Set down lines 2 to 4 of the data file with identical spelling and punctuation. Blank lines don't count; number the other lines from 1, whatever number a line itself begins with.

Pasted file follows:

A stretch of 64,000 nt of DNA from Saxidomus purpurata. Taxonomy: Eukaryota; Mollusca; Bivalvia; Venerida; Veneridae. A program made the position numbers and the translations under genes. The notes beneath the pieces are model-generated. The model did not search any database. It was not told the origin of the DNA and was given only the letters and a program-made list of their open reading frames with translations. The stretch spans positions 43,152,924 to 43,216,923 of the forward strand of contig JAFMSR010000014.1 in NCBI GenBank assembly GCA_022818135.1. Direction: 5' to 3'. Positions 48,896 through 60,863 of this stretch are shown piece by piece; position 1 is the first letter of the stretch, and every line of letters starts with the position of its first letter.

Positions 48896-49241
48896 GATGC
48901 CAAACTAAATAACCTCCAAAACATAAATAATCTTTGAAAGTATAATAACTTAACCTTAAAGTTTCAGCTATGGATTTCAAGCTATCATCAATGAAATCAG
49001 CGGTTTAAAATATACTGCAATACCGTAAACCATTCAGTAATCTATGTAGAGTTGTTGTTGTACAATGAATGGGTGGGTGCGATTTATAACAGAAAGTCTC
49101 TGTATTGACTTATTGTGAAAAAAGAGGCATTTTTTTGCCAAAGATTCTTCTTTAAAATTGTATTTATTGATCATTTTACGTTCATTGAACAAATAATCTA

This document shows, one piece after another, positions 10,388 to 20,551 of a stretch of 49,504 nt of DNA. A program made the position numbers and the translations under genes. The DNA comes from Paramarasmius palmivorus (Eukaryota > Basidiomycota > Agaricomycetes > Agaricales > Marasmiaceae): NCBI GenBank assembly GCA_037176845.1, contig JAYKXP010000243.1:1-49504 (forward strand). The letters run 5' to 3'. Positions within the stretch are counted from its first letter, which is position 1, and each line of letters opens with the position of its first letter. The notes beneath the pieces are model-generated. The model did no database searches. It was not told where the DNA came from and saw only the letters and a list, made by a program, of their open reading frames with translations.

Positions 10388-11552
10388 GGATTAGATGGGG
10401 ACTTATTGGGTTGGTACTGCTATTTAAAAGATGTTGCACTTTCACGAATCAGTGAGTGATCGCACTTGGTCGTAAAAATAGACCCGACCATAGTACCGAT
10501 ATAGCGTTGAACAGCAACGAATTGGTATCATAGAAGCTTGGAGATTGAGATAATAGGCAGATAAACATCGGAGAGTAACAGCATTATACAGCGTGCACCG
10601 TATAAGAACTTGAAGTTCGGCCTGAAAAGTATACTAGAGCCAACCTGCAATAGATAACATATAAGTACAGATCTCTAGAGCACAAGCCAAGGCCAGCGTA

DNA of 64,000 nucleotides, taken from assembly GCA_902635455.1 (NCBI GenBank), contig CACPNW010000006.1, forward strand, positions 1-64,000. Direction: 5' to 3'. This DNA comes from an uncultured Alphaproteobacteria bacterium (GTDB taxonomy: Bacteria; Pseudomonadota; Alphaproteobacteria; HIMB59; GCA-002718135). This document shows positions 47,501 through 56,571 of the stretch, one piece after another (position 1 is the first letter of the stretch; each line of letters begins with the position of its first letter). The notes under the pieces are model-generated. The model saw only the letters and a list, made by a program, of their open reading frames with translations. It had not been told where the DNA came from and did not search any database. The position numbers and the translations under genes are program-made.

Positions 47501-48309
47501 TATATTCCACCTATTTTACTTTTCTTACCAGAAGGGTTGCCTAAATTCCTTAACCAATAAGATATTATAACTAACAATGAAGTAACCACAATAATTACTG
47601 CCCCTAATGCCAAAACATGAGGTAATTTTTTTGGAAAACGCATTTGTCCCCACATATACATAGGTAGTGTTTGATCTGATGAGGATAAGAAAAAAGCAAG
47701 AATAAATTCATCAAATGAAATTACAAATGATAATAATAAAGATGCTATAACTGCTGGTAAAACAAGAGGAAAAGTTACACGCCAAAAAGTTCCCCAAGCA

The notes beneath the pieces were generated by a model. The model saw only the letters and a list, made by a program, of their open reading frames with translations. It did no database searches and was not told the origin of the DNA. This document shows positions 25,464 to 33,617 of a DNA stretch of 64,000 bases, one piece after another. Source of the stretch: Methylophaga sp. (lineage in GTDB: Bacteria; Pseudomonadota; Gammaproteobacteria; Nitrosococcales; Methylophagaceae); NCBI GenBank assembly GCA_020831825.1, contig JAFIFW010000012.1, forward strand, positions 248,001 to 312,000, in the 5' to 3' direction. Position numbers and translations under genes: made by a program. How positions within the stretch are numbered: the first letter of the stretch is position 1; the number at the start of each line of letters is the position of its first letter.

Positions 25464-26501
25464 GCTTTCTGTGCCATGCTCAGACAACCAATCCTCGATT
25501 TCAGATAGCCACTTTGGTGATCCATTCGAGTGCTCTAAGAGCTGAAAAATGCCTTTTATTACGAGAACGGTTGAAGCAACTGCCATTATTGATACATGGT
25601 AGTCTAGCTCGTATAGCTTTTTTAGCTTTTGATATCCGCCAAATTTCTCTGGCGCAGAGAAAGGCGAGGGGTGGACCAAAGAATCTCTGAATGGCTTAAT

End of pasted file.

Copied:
Positions 48896-49241
48896 GATGC
48901 CAAACTAAATAACCTCCAAAACATAAATAATCTTTGAAAGTATAATAACTTAACCTTAAAGTTTCAGCTATGGATTTCAAGCTATCATCAATGAAATCAG